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[Review] Perpetual Commotion

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Joined: 03/23/2011

I have some fond memories of my grandparents and games from my childhood - mostly revolving around the game Dutch Blitz. I never was very good at Dutch Blitz, but I was always up for a game. The reason - my grandfather was an absolute maniac at the game. He played faster than I ever saw anyone else played, bullied the other players into playing cards from their stacks, shouted the entire game, and cheated whenever possible. Most games ended with my grandmother throwing her cards at him, and the rest of the family rolling on the floor with uncontrollable laughter. Years later, I played Dutch Blitz again with a stodgy group of college students, but it didn’t have the same zing. Then, while at Origins 2004, I came across a game called Perpetual Commotion. (Goldbrick Games, 2003 - designer uncredited). They invited me in for a demo game, and after dealing out the first cards - they told me that I was probably going to lose. Humph - I wasn’t too particularly pleased to hear that - but then I almost won.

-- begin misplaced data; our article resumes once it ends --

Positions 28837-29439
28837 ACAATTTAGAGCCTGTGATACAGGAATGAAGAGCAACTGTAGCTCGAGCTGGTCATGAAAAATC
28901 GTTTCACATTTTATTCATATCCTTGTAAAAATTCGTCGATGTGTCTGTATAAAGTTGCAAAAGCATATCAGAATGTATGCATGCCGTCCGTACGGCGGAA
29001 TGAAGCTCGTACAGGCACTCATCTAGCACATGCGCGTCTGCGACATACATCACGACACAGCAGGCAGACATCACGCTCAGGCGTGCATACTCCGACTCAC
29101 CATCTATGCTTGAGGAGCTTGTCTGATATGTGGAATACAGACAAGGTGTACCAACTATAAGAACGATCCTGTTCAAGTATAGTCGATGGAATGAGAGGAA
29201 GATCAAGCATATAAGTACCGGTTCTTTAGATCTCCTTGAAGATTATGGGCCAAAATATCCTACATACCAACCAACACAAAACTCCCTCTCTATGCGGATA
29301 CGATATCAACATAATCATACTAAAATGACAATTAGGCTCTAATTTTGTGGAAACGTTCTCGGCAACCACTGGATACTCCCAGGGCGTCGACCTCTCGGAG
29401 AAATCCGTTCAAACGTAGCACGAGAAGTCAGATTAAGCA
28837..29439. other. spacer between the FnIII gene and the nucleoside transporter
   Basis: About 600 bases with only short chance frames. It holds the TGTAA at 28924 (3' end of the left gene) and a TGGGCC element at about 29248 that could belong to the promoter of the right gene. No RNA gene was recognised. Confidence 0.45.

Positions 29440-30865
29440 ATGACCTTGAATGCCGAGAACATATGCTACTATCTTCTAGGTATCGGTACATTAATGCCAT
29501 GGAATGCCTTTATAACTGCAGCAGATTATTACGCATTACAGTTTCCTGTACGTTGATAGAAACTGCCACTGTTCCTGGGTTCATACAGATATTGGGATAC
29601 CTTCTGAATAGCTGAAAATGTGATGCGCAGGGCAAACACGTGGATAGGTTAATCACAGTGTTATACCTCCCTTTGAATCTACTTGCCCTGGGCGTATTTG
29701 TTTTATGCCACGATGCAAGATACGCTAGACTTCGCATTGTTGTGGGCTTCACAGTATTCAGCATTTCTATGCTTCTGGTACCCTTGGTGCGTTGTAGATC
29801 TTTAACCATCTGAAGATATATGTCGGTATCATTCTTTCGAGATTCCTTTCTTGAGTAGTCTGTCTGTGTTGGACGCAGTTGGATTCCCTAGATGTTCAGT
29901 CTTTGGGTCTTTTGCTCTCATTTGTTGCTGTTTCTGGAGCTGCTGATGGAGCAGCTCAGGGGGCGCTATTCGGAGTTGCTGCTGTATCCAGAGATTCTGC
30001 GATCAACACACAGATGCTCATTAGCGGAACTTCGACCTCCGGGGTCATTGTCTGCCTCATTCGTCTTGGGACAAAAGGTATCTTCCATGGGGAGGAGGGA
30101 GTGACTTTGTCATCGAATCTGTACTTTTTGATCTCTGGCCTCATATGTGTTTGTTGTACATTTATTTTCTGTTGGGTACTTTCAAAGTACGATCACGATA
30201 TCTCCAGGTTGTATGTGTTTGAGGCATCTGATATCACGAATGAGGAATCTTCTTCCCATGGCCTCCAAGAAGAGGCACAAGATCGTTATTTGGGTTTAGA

And then I stayed and played the game several more times, because it was so much fun. Perpetual Commotion is a real-time card game, whose grandfather may have been Dutch Blitz, but whose rules are refined; and game play was fast, furious, and fun. Most people that I’ve introduced the game to love it, and while some of them are certainly much better than others - even the slow folk seem to have a good time, wallowing in their inefficiency. It’s a loud, quick game; and one that is quickly becoming one of my most-requested games currently. If you like real-time games that can include up to six (eight with an expansion) players, then this is the perfect game.